Ed Allen says:

Re: Re: You first

The problem is that copyrights are a monopoly and monopolies allow demanding more money without doing more work.

That is why the labels do not provide their own streaming service, it would require WORK to keep it functioning.

Work is an expense which takes away from profits.

Much better, for them, to demand more money till the goose dies. Then they can go back to suing pirates
which they think of as noble and worthy of admiration.

That more and more people see them as greedy, litigious monopolists actually shocks them.

That One Guy (profile) says:

Re: Re: Re: You first

Much better, for them, to demand more money till the goose dies. Then they can go back to suing pirates which they think of as noble and worthy of admiration.

Small but important correction there: They don’t see steaming and similar services as potential sources of profit so much as they see them as potential competition.

If a prospective musician can completely skip the whole ‘sign over all your music to us and you might be able to re-pay the money we’re loaning you someday’ step and go straight to offering their stuff to the customers, the labels are in trouble. As such it’s in their best interest to drain dry any company that offers musicians an alternative way to have their music heard and/or sold, that this gets them some money in the meantime is just a bonus.

Eddiemon (profile) says:

He's right!

The thing I didn’t realise was that when I streamed a song I had actually purchased the song and all encompassing rights. That’s definitely a steal for a fraction of a penny.

Is a ~3 minute experience that can be replicated and repeated a near infinite number of time worth a fraction of a penny? That’s a different conversation entirely.

PaulT (profile) says:

“So, what does hearing your favorite song mean to you?”

A lot. However, there’s a huge amount of music out there that’s not my favourite song. in fact I had to listen to it a lot to work out what my favourite song was. I may never have found it had I had to pay through the nose to discover it, or the services I used forced to shut down because the royalties demanded were too much (in fact, I remember the days where labels paid radio stations to pay their music)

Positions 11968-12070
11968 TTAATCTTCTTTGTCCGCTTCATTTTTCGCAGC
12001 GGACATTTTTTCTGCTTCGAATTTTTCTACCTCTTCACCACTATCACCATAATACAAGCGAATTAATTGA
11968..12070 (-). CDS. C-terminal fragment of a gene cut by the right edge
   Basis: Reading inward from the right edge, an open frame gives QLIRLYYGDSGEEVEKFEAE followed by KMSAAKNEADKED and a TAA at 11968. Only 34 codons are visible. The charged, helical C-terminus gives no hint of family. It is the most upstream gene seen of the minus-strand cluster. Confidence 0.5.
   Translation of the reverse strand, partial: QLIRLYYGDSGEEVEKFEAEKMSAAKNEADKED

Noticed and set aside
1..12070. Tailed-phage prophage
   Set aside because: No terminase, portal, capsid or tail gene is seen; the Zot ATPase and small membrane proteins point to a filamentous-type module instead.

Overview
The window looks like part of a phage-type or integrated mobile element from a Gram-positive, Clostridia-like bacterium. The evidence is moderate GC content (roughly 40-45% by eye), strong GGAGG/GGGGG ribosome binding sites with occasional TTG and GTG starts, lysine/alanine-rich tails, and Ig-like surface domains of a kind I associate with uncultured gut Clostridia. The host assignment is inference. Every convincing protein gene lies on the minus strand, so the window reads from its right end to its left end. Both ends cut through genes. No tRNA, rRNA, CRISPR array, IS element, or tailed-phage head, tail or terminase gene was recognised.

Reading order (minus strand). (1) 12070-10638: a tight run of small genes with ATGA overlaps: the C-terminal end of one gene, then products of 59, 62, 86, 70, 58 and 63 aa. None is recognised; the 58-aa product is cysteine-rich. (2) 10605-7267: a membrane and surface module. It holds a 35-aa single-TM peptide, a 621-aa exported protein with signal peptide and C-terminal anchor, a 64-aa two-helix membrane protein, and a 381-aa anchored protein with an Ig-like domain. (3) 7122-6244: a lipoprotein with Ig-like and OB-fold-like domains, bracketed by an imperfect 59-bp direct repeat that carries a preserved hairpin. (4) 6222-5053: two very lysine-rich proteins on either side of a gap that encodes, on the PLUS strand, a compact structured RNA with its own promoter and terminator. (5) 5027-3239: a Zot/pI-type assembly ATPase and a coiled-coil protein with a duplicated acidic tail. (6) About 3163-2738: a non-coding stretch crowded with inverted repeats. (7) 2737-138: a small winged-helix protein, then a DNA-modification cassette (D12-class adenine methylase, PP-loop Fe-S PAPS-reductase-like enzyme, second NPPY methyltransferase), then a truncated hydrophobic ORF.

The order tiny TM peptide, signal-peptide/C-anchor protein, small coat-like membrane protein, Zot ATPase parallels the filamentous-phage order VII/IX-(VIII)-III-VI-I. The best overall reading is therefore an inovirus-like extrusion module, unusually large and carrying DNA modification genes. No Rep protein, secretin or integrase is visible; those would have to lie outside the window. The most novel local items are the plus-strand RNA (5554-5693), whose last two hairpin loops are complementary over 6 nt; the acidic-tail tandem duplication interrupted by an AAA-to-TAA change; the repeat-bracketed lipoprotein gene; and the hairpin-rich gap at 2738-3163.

Not to mention – I bought my favourite song already. Years ago. At price per listen, you may have got less than you would from the same number of Spotify plays. But, you’ll only get more money out of me by letting me play it on Spotify when I’m out and about without it synced to my device, not by trying to force me to pay for it again or shutting down the services that helps me discover other music.

“Isn’t a song worth more than a penny?”

Some yes, some no. I don’t want to spend more than a penny each to find out which is which. In fact, most people have never done this, discovering music through means they didn’t pay for (or being unwillingly exposed to music they don’t like through the same methods).

In other words: stop with the idiotic comparisons of individual radio play to purchased music. They are not the same thing with the same revenue, never have been, never will be. Sorry you can’t work out how to make your product valuable enough for people to own instead of rent, but that’s your issue.

Anonymous Anonymous Coward says:

Re: Re:

“Isn’t a song worth more than a penny?”

I guessing there is more than one answer to that question, from his point of view. The answer is YES when the song is distributed via one of the RIAA member labels and NO when it is distributed independently. He gets really confused when the answer is the former but the label is being sued by the artist for non payment.

PrivateFrrazer says:

i got a payment for £50 last week

via CDBAby – seems there was a strange rush over at Google Music (never heard of it) last November. I got 3000 plays or so. That’s more than i’ve had from PRS and PPL together in the last 20 years! Streaming’s great (though i prefer to own CDs, even when the majority are so bad) for us unsigned no-hopers.

That One Guy (profile) says:

Re: Re: For Shame

Yeah, if I could be sure that the money I was spending went to the artists directly, rather than a parasitic middle-man, I imagine my purchasing habits would expand a bit. I have no problem paying for music, what I have a problem with is paying say $1 for a song, of which maybe five to ten cents makes it to the artist, with the rest of it going to a parasite with a history of treating it’s customers with blatant contempt.

I’ll support an artist and their music, I refuse to support parasites who are constantly trying to screw me over, and given how often doing the first requires doing the second, a lot less music is bought that otherwise might be.

RD says:

Worth more than a penny?

“Isn’t a song worth more than a penny?”

In a pay-per-listen RIAA lock down utopia? Emphatically NO it is not. In that case, music is worth absolutely zero. I, the listening consumer, *do not care* about your licensing schemes, your profit margins, or your royalty structures. If I can buy it and own it, that is one this with a fixed price paid once. If I am just listening, which is transitory and ephemeral, my cost consideration is exactly ZERO.

David says:

Demanding ever higher rates only serves to cause these kinds of companies to fail. And all that will do is drive people back to totally unauthorized services where artists and copyright holders don’t get any money directly.

Actually, the shenanigans of the music industry have driven me to not hearing any canned music at all. The well of digital distribution has been poisoned so thoroughly with criminalization, copyright protection schemes right up into root kits and device brickings and other stuff that I’m either hearing or making live music or none at all.